The Republican field at last night's Iowa debate looked electable, all in all. That is, except for Ron Paul, who insisted that a nuclear Iran is no threat to the U.S. because the old Soviet Union had nukes and that worked out OK.
Michele Bachmann looked presidential. She remained poised, and kept a sense of humor, no matter who attacked her. She managed to answer -- without rolling her eyes -- a really offensive question about whether her religious beliefs would force her to "submit" to her husband even if she is elected president. Without condescending or taking umbrage, she patiently explained that the verse in question meant that she and her husband have built a marriage based on mutual respect.
The only time Bachmann failed to deliver was when pressed about government-run healthcare at the state level. In that example, the tenth amendment does not provide a vehicle for attacking the program. As a constitutional conservative, and a lawyer, she should have grasped that distinction. Her instinct that even a state should not compel a citizen to buy a product (healthcare) was laudable but not well reasoned.
Tim Pawlenty attacked Bachmann relentlessly, unfairly and to little effect. Bachmann, for her part, gave as good as she got -- revealing an intellectual toughness and calmness.
T-Paw's theme was that Bachmann had failed to achieve any of the causes she had championed in Congress. But let's be clear: when Bachmann was railing against Obamacare, Republicans did not control the Congress. Rather than fault her for her inability to prevent the passage of Obamacare, she should be commended for making the case against it -- loudly and articulately -- even knowing that she lacked the votes. That is called courage and principle. It was a cheap attack on T-Paw's part and it diminished his standing even further.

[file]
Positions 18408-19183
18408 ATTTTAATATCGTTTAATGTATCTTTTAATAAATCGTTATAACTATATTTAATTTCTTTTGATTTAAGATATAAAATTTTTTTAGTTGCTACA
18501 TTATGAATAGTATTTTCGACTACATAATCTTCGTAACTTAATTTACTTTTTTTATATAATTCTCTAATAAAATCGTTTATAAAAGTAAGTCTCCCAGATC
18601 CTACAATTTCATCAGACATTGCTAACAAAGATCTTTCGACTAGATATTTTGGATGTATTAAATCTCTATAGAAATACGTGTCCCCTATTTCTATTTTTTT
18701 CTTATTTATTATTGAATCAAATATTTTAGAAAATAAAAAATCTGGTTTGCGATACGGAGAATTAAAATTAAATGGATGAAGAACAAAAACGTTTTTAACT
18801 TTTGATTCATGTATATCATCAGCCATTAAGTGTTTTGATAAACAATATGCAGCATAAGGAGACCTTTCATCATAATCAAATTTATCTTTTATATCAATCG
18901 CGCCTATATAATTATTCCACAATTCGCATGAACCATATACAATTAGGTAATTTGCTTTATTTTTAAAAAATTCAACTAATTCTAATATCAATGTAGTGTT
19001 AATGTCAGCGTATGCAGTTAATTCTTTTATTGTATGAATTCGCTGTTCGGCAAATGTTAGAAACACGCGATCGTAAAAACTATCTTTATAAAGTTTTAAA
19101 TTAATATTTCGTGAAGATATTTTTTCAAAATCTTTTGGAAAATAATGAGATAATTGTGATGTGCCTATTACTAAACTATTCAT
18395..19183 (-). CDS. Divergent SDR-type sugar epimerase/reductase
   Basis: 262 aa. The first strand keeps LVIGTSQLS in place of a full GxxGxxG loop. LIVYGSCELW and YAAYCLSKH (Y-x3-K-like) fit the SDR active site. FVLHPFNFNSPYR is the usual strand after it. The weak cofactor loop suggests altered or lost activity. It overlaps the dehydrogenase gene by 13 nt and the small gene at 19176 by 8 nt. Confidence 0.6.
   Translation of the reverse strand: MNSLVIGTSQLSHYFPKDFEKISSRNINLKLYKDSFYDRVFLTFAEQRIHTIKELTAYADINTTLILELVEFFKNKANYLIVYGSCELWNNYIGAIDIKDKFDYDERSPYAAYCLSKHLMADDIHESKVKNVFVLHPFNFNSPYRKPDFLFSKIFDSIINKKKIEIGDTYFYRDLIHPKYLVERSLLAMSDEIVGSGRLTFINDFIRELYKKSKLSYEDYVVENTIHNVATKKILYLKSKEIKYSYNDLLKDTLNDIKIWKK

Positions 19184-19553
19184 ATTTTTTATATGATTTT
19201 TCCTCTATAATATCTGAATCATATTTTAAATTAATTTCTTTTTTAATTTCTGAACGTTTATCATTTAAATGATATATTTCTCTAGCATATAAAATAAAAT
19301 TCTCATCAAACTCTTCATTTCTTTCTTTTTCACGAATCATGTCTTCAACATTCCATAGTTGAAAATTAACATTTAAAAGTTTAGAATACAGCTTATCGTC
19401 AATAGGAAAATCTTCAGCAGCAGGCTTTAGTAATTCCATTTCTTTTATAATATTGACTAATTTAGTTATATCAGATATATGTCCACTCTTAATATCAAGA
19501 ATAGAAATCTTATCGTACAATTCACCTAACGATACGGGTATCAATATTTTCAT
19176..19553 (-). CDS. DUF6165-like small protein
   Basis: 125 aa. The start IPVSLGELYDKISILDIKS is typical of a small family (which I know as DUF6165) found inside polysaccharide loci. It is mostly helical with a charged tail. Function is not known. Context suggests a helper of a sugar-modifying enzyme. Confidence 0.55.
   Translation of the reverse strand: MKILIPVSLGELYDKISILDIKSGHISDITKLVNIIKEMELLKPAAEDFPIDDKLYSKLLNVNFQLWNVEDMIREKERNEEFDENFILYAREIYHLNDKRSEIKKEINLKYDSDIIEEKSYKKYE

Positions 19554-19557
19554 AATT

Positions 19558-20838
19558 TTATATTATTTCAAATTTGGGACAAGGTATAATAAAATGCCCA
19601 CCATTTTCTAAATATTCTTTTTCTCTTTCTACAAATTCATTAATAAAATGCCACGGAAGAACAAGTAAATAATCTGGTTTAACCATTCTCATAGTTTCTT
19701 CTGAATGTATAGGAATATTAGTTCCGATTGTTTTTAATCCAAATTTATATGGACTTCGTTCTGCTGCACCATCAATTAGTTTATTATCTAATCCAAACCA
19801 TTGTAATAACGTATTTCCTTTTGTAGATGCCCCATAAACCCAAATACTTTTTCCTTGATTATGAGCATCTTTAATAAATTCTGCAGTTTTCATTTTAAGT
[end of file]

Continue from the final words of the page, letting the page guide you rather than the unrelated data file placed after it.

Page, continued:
Newt Gingrich had a good night. He alone stressed that time is of the essence on creating jobs; he called Republican members of Congress to return on Monday, and gave a specific plan of action: repeal Dodd-Frank; repeal Oxley-Sarbanes. His specificity and sense of urgency were refreshing. One surprise from Newt: he embraced Ron Paul's call to audit the Fed. Even Ron Paul expressed surprise that his idea had gone "mainstream."
Mitt Romney comported himself like he always does. He is the presidential candidate from central casting. His responses were intelligent and polished. No one was able to land a punch on him, though he failed to explain why federalism works for healthcare (state experimentation good! 10th amendment!) but not for marriage (NY vote on gay marriage bad! need for uniformity).
Rick Santorum, poor guy, got little air time. But he used what he got masterfully to advance the cause of life. He pointed out that the U.S. Supreme Court refused to allow the execution of a rapist, which means that under current law, the rapist gets to live but the baby conceived by the rape can but put to death. It was a powerful moment.
Perhaps the biggest surprise to those of us who don't know him was Herman Cain. He is smart and funny. Best moment of the night was when he told the panel of questioners that the country needs to learn how to take a joke. Like Gingrich, he was very specific on what he would do to encourage economic growth -- including by cutting capital gains and corporate taxes. Cain made clear that he brings a business savvy that all the other candidates (except Romney) lack.
Poor John Huntsman. Enough said.